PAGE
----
| 19.8°C Dublin

Garth Brooks promoter: 'I can't say if ANY of the Croke Park gigs will go ahead'

Garth Brooks may not perform any of his Croke Park shows, concert promoter Peter Aiken has said.

Mr Aiken said "it is up in the air" whether any of the five country and western superstar's gigs will take place at GAA HQ after the decision by Dublin City Council  to only grant a licence for three of the five concerts.

Mr Aiken confirmed the exclusive Independent.ie story today that all five of the Brooks concerts could be cancelled after the decision not to grant licences to the final two shows on Monday July 28 and Tuesday July29.

"I can't say for definite that the three shows are definitely going to happen now," he said this evening.

“It is up in the air. I am devastated."

He also refuted suggestions that Aiken Promotions had made a mistake in not anticipating problems with licences.

“I was in contact with Dublin City Council on a daily basis. My office was in contact on a daily basis. It was never indicated there was a problem with the five shows.”

Mr Aiken said moving the concerts to another venue is not an option as it would be logistically impossible.


Garth Brooks' five concerts at Croke Park were due to add €4.5million to the GAA's coffers.

Garth Brooks' five concerts at Croke Park were due to add €4.5million to the GAA's coffers.

Blennerville National School Parent's Association are inviting theirl friends in low places to a Garth Brooks party in Quane's Bar this Friday where they will meet the likes of this lot - Raphael Crowley, Mary Wallace, Terry O'Sullivan, Blennerville National School Principal and Mary O' Brien.

Blennerville National School Parent's Association are inviting theirl friends in low places to a Garth Brooks party in Quane's Bar this Friday where they will meet the likes of this lot - Raphael Crowley, Mary Wallace, Terry O'Sullivan, Blennerville National School Principal and Mary O' Brien.

Singer Garth Brooks. Photo: Getty

Singer Garth Brooks. Photo: Getty

Garth Brooks' five concerts at Croke Park were due to add €4.5million to the GAA's coffers.

“This is a one-off type of show. It will not happen anywhere else in the world. All the customised pieces that Garth is bringing in – you can’t strip them down and bring them to another venue. That is just a rumour.”

The promoter revealed that Garth Brooks himself isn't sure what will happen to the gigs, due to start on Friday 25th July.

“He said to me – give me a solution. Tell me what to do about those 160,000 people.”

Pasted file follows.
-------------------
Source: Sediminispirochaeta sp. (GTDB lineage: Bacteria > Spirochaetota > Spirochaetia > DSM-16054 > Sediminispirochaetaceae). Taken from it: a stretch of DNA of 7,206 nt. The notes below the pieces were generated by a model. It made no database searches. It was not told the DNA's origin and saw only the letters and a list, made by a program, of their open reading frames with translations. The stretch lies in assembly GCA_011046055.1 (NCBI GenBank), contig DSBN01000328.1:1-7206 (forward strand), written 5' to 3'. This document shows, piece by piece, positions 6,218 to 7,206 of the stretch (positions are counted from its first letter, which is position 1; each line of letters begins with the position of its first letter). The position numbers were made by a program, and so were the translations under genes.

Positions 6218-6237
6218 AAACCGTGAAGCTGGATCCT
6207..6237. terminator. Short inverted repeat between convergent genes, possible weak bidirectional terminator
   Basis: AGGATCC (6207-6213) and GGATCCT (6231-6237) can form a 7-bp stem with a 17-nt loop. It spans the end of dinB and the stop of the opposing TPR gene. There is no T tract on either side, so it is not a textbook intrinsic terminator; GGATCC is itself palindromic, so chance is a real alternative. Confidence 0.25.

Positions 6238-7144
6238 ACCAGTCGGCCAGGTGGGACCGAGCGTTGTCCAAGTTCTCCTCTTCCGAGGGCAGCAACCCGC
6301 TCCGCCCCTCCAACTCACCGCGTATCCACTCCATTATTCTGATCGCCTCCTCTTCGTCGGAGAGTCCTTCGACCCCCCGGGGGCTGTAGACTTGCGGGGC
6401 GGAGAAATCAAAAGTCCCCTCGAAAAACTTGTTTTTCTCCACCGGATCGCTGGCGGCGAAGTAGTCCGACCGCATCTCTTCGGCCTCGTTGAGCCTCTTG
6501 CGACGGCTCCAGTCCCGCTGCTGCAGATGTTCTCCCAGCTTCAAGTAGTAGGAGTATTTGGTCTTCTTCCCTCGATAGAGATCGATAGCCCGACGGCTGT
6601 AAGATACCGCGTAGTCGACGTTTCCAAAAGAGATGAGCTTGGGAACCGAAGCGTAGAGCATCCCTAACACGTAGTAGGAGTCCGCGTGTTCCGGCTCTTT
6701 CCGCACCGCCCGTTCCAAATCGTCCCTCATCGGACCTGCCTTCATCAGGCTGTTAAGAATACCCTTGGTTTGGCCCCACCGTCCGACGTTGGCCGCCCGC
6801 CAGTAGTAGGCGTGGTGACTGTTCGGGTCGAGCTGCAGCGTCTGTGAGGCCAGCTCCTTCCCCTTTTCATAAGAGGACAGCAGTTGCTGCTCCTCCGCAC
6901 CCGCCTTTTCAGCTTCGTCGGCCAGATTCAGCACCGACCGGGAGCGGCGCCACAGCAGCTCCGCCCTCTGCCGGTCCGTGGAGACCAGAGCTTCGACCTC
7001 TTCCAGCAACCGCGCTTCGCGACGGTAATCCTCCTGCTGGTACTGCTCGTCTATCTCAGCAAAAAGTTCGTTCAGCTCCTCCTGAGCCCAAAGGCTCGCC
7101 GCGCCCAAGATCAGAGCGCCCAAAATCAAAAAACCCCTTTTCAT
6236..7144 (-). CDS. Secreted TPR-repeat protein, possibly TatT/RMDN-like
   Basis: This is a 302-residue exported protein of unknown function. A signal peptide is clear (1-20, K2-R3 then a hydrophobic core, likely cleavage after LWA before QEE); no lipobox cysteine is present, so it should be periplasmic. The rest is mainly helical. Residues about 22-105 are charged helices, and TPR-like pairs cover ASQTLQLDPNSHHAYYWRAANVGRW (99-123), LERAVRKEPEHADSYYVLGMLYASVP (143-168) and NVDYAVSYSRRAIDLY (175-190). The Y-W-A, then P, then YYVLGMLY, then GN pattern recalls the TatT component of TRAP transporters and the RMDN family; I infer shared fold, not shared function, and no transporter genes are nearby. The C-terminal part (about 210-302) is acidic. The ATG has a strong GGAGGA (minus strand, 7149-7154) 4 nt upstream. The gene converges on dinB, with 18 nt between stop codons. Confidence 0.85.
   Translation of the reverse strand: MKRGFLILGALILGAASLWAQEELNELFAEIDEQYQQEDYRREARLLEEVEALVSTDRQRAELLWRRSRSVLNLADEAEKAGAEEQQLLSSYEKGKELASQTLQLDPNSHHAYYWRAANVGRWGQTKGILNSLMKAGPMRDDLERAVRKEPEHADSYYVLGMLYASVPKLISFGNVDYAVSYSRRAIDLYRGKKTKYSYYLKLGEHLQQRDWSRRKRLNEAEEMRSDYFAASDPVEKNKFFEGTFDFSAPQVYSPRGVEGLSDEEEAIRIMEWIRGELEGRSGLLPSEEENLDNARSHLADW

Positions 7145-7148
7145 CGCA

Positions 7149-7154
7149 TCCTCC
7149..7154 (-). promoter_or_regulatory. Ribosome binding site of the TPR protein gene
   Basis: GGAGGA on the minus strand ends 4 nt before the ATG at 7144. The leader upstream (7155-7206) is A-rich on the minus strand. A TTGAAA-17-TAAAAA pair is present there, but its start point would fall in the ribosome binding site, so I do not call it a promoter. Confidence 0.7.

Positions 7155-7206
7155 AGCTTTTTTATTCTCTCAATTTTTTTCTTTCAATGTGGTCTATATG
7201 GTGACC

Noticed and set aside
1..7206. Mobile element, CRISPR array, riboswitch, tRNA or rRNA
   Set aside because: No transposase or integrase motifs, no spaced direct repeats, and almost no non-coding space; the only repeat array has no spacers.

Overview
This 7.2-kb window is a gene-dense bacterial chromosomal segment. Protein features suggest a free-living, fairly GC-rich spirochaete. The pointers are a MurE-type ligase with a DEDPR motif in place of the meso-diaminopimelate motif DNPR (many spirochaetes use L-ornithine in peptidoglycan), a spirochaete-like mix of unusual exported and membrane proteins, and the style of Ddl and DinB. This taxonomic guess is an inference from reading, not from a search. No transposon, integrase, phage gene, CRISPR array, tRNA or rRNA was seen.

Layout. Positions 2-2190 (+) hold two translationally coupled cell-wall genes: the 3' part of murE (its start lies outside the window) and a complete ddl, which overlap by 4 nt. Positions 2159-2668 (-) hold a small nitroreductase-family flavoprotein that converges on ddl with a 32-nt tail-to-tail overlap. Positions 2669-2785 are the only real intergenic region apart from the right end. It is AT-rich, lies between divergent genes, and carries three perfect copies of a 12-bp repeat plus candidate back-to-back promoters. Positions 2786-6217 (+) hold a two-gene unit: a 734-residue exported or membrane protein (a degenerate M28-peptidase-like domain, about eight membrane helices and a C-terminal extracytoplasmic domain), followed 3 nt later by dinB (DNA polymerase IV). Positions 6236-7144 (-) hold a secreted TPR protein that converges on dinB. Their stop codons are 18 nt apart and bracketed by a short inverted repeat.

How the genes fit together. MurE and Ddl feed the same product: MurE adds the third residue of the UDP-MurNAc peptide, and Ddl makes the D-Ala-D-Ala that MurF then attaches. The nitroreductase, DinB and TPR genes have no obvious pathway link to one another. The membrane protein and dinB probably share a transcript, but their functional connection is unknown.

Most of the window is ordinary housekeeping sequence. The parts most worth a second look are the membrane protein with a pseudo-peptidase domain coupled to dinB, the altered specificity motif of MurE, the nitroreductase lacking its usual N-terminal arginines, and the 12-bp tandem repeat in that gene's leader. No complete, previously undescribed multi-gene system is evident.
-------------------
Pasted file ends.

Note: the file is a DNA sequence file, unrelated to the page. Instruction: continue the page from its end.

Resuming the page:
Meanwhile, Taoiseach Enda Kenny said he hopes something can be done to save the two axed Garth Brooks concerts at Croke Park on 28 and 29 July.

Speaking in Berlin, Mr Kenny said he hoped everyone can work out a consequence to see all five scheduled concerts take place.

Earlier today, Independent.ie had learned from separate sources in Croke Park and in the music industry that the country superstar may pull out of all his Irish gigs, after Dublin City Council only gave a licence for three of the five concerts.

This ruling is in breach of the contract that Brooks signed with Aiken Promotions for five concerts.

A source told this website today: “I would expect that none of these concerts will now go ahead.”

Speaking in Berlin this evening, the Taoiseach said he has no "impact or control" in the matter.

Asked by Independent.ie about the cancellations' potential impact on Dublin's reputation and loss to the economy, Mr Kenny said: "I understand it is to do with a planning issue and the council made its decision here. I hope everyone can work out a consequence to that."

Mr Kenny added: "Obviously if i understand it, three concerts have been approved and they are to go ahead. It is a planning decision for Dublin City Council. They may be able to work out some consequence to allow the remaining concerts to go ahead but it is not for me to interfere in any way."

The Taoiseach was speaking in Germany after permission was refused for two of the five planned Garth Brooks concerts at Croke Park later this month. Concerts will go ahead on 25, 26 and 27 July. But the concert dates of Monday, 28 July, and Tuesday, 29 July will not go ahead.

A total of 400,000 tickets have been sold for the five shows, but the council decision means 160,000 fans look set to be disappointed.

The possibility - of three concerts taking place in Croke Park and the remainder being transferred to the Aviva Stadium - has been described as “completely unfeasible” and “unworkable” by a source.

“These concerts are due to take place at the end of the month, and logistically, structurally and with all the ticketing transfers that would have to go with that there simply wouldn’t be enough time.”

Punchestown racecourse and venue, and Pairc Ui Chaoimh have said they could accommodate the cancelled gigs.

The GAA have released an official statement on the matter, but the body and the promoters let by Peter Aiken are both said to be devastated by the news, not to mention the 400,000 fans who were due to attend the five nights.

There has been much movement behind the scenes throughout the day.

Earlier, independent.ie understood that the Aviva had been put forward as an alternative venue for Brooks' two axed concerts - subject to approval from Dublin City Council.

Promoters Aiken, who are in charge of Brooks’ Irish concerts, have met with rival promoters MCD in the last 24 hours.

MCD own the performing rights at the Aviva stadium at Lansdowne Road, which has a capacity of 50,000 as opposed to Croke Park’s 80,000.